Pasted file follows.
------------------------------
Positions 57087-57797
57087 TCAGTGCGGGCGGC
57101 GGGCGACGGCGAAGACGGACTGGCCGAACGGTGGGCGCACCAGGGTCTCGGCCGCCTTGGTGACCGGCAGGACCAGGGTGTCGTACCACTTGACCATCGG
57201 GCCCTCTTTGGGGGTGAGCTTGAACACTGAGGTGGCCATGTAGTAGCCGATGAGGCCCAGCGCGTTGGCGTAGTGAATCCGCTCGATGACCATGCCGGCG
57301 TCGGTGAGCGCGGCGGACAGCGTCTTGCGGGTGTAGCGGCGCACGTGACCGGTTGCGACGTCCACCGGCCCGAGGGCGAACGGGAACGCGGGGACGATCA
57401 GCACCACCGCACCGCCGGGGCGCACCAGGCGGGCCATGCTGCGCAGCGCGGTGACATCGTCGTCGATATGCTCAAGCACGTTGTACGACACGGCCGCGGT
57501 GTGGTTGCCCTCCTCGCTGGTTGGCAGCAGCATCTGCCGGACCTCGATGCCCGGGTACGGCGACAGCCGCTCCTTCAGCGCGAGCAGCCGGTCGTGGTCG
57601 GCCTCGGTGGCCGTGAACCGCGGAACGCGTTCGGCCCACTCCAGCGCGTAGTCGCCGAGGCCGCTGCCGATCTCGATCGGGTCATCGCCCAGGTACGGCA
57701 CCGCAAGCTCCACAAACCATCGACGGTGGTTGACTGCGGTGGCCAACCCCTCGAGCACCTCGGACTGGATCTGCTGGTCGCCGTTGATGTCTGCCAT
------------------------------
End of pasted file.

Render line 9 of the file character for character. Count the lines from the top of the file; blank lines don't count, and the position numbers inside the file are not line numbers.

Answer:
57701 CCGCAAGCTCCACAAACCATCGACGGTGGTTGACTGCGGTGGCCAACCCCTCGAGCACCTCGGACTGGATCTGCTGGTCGCCGTTGATGTCTGCCAT